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John Wayne In The Flying Tigers
John Wayne is one of the genuine icons of 20th-century American film.
Famous for his westerns "The Duke" also played cops and soldiers with regularity.
No matter what the role though he nearly always played the same character: a big, tough, but sentimental hero who talked straight and met the bad guys head on.
Off screen he was considered a super-patriot, closely associated with conservative political causes.
His many films include classics such as Stagecoach (1939, with Wayne as the Ringo Kid), the Irish fable The Quiet Man (1952), and The Searchers (1956, with a young Natalie Wood).
Wayne won an Oscar late in his career for his portrayal of hard-drinking marshal Rooster Cogburn in the 1969 film True Grit.
How did John Wayne’s acting career begin?
They say truth is often stranger than fiction and this is certainly one of those occasions.
It all began with an actor wanting to get tickets to University of Southern California football games.
In order to get his tickets he befriends a player, even going so far as to offer the player summer employment on movie sets.
Were this to happen today, this scenario would probably lead to scandal, NCAA violations, and national headlines.
But this is not a modern story but of a more innocent time.
The actor in question was Tom Mix who was one of the most influential western actors of the silent era.
The young football player?
He was a tall, muscular young man named Marion Morrison.
Morrison soon began to work full time on movies as an extra and in bit parts, becoming friends with a young director, John Ford. Beginning in 1928 and extending over the next 35 years, Wayne appeared in more than twenty of John Ford's films
At the time Morrison acted under a number of film names, including Michael Morris and Duke Morrison. After two years working as a prop man at the Fox Film Corporation for $75 a week, his first starring role was in the 1930 movie The Big Trail.
It was for this big screen western that director Raoul Walsh decided Marion Morrison was not the right name for an actor starring in western roles.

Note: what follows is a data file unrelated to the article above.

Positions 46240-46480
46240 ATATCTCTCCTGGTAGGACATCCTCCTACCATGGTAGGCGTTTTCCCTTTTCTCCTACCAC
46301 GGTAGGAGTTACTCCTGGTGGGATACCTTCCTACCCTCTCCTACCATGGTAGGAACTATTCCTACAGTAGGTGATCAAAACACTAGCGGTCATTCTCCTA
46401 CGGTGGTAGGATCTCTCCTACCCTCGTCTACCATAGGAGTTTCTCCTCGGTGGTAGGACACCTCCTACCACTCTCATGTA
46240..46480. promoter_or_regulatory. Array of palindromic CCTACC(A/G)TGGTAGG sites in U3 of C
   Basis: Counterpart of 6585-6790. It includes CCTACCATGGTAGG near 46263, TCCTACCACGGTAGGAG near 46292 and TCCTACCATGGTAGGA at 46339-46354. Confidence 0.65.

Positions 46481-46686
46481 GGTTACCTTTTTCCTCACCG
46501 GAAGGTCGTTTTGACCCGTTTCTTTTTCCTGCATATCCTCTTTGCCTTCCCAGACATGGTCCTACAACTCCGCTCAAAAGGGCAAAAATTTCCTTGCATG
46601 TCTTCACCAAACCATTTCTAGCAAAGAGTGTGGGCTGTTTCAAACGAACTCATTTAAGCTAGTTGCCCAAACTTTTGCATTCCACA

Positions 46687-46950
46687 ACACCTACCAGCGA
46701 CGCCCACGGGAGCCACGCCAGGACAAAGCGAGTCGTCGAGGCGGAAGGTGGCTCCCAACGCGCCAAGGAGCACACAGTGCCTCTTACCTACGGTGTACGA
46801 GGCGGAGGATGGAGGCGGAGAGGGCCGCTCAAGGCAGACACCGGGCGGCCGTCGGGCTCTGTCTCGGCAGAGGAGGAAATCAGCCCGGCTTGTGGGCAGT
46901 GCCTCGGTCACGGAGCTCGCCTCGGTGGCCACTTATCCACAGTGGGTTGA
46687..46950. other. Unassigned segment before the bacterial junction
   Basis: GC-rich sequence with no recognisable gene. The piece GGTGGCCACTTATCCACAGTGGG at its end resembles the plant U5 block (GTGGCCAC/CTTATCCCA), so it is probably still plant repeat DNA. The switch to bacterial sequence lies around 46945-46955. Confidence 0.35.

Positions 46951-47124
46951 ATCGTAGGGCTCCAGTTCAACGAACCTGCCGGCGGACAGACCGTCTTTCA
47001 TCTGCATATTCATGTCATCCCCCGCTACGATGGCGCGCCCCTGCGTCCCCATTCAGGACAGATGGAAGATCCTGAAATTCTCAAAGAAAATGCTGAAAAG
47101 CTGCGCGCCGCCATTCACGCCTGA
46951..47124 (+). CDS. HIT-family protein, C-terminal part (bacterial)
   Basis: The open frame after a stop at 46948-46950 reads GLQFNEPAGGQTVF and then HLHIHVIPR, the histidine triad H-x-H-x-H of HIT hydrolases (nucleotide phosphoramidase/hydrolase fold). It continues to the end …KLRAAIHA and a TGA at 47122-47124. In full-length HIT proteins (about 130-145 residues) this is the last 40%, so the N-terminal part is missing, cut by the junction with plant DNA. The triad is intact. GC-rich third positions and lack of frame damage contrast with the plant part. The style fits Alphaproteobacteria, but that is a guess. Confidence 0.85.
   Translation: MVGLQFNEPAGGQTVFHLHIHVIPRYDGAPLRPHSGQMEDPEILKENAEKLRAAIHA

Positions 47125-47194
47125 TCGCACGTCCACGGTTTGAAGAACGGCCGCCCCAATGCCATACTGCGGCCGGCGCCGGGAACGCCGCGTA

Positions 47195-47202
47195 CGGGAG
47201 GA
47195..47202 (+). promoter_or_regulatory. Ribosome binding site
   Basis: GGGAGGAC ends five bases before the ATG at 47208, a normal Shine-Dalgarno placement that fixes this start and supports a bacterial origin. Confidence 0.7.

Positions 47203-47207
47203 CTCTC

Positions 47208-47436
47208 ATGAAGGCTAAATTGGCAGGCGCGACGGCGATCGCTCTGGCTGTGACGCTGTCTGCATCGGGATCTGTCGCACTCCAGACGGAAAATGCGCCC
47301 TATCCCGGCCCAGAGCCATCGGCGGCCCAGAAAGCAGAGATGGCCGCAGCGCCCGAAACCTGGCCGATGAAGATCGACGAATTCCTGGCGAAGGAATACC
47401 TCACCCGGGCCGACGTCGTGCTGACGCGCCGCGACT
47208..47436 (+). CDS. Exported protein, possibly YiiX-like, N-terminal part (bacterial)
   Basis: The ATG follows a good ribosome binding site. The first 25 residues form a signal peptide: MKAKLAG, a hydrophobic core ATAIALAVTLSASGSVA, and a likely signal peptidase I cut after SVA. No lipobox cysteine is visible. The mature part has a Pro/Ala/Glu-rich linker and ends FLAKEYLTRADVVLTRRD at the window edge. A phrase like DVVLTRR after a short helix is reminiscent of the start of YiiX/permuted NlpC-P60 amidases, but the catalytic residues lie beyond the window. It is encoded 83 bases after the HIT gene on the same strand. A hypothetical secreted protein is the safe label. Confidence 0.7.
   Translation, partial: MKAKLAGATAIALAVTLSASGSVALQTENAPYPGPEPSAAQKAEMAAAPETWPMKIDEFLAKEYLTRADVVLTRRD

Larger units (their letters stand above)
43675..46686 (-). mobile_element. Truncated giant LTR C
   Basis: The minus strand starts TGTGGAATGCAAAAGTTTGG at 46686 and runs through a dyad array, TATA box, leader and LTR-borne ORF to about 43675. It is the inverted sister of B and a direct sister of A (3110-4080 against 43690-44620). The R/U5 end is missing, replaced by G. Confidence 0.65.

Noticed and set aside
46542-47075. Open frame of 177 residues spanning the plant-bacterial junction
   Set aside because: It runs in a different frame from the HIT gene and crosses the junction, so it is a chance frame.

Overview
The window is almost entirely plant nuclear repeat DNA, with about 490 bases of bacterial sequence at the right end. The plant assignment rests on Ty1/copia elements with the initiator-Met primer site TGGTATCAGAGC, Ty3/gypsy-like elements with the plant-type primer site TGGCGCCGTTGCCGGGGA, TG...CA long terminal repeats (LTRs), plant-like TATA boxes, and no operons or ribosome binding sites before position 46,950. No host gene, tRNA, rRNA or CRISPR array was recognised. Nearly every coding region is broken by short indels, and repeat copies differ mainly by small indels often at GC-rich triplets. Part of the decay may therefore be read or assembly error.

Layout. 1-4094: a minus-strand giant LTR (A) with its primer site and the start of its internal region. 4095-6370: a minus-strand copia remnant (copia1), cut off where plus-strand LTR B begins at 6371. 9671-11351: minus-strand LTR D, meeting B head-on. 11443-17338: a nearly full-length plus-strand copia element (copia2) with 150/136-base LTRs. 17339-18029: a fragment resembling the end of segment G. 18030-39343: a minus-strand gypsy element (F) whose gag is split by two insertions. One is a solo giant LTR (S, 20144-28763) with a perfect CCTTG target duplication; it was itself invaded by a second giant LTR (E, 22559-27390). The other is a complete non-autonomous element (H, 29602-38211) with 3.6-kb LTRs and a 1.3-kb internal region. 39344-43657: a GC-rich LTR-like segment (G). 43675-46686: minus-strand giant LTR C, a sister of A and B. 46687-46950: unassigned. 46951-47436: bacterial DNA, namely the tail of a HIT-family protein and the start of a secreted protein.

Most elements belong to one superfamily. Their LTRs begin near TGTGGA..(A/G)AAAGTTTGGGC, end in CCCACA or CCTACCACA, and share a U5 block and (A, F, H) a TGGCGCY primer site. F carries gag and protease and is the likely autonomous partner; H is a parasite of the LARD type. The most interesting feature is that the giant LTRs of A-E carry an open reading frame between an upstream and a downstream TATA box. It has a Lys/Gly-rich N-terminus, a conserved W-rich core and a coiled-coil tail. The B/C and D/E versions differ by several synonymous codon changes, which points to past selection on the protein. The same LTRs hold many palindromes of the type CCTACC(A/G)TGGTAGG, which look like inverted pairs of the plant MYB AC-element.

He therefore suggested giving him the stage name "Anthony Wayne", after Revolutionary War general "Mad Anthony" Wayne but Fox Studios chief Winfield Sheehan rejected it as sounding "too Italian." Walsh then suggested "John Wayne", which all agreed sounded better and the John Wayne western was born.
He was also respected as a man of tradition, honor and influence whose distinctive voice and memorable presence created a legacy that spans generations the world over.
Over the span of his career The Academy Award-winning actor appeared in nearly 200 films.
John Wayne was buried in Orange County, the most Republican district in America where the conservative residents admired the Duke naming their international airport after him and erecting a statue of him outside the airport.
License: John Wayne
Product Type: Premium Format Figure
Product Size: 20" H (508mm) x 9" W (228.6mm) x 6" D (152.4mm)*
Product Weight: 7.00 lbs (3.18 kg)*
Box Size: 21.00" H (533.4mm) x 11.00" W (279.4mm) x 8.00" L (203.2mm)*
Est. Shipping Weight: 7.00 lbs (3.18 kg)*
* Product size and weight are approximate values. Est. Ship Weight is an estimated value for U.S. shipping calculated by item, box and shipping materials. US shipping costs may be estimated in DIM weight if oversized warning appears above. click here for additional information. International (non-EU) shipping costs are only based on dimensional weight, click here for more information.
Manufactured by: Sideshow Collectibles
Limited Edition: 750
Pre-order Now $249.99 (more information)
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